Nine struggles you’ll probably recognize when you’re autistic

Unlike my book, which was translated by professionals, this blog was partly translated by an automated translation program. Therefore, the translation may not be perfect.
  1. People ask if you are not just gifted, highly sensitive, an Indigo child or an old soul. In any case, not autistic. Why not? Because their stereotypical image of autism does not match what they see in front of them.
  2. Building a complicated website, getting to the bottom of complex subject matter or traveling halfway around the world to visit your favorite Disney park? No problemo. But someone asking you to take out the trash or cook dinner? That can suddenly lead to major roadblocks – and misunderstanding, because if you can do all of the aforementioned, aren’t you just lazy? (Answer: No. Although of course there are lazy autistic people, such blockages are usually due to problems with your executive functions).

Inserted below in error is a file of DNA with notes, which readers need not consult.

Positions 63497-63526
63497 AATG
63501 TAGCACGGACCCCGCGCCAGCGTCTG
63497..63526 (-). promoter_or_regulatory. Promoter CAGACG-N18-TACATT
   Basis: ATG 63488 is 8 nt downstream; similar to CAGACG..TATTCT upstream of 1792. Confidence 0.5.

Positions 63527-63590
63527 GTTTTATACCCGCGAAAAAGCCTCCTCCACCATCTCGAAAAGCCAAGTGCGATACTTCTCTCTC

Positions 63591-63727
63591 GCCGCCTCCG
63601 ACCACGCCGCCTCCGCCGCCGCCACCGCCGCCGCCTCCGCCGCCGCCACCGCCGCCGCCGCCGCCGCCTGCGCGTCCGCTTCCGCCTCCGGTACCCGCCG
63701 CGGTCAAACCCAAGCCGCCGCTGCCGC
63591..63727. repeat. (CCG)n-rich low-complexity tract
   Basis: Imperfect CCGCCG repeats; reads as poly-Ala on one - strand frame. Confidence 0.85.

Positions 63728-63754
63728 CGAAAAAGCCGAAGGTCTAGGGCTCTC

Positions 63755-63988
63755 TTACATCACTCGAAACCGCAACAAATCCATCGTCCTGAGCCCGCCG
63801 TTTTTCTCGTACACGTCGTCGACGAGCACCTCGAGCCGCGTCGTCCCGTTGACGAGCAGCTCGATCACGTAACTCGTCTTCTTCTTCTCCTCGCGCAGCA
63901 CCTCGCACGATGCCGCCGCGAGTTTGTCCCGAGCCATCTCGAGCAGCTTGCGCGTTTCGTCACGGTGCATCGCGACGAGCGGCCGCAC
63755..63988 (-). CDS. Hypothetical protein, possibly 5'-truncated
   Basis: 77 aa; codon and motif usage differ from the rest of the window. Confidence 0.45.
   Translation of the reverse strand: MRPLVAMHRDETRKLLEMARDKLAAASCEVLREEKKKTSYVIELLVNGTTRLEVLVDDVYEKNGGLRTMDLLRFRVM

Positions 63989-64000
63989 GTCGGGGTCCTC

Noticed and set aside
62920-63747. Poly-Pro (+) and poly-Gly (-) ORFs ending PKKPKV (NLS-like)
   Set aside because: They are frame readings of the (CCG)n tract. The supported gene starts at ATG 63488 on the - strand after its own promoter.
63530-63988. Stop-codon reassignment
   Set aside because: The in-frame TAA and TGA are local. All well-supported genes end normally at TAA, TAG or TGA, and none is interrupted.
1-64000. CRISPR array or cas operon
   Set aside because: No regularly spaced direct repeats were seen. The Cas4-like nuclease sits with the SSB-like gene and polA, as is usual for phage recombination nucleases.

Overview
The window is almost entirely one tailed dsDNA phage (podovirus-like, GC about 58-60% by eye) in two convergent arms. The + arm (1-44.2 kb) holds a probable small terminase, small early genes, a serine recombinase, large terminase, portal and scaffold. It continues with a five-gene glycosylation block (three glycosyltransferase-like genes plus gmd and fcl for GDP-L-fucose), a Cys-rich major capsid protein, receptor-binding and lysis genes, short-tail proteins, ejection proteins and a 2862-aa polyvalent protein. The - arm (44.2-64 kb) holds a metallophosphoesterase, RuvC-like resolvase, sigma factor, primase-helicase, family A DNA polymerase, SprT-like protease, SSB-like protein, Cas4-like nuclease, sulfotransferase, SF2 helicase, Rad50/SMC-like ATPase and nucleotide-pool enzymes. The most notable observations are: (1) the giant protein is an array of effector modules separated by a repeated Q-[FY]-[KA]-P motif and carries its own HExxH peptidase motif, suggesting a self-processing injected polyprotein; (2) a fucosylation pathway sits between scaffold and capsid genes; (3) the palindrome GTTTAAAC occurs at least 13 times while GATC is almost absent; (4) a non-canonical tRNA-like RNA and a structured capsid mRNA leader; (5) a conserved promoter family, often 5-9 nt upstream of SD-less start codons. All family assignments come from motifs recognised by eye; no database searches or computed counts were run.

3. Your travel kit includes headphones, earplugs, sunglasses, a cap, something to fidget with and a collection of extra low stimuli clothing. And even then, you’ll suffer sensory overload.
  4. Looking directly into people’s eyes hurts your brain, but because you don’t want to be seen as lying or untrustworthy, you force yourself to look at noses and eyebrows. “Look me in the eye!” was the soundtrack of your childhood.
  5. You don’t understand why people lie so much. Or well, you get it, but you still don’t fully understand it. Most people just beat around the bush about everything, and then you have to guess what they mean. Conversely, you insult non-autistics at every turn. Whoever asks you something (“What do you think of my new haircut?”) can expect an honest answer, but that’s not always appreciated.
  6. You’re the only one in the room who is going totally insane because of ThE nOiSE!!1! (From a refrigerator, ticking clock, ventilation system or charger, for example.) The rest of the group has no idea what you’re talking about.
  7. You don’t understand what people like about lively cafes and bars. As soon as two or more people in the room are talking, you’re no longer able to follow the conversation.
  8. You can get totally swept up in your special interest and enjoy it intensely. The fact that your conversation partner may be slightly less enthusiastic about a forty-minute dissertation on Star Wars sometimes escapes you a bit.
  9. You have become so good at masking that people tell you that you don’t look autistic at all. Of course, they don’t see the days when you’re just lying in bed, completely exhausted.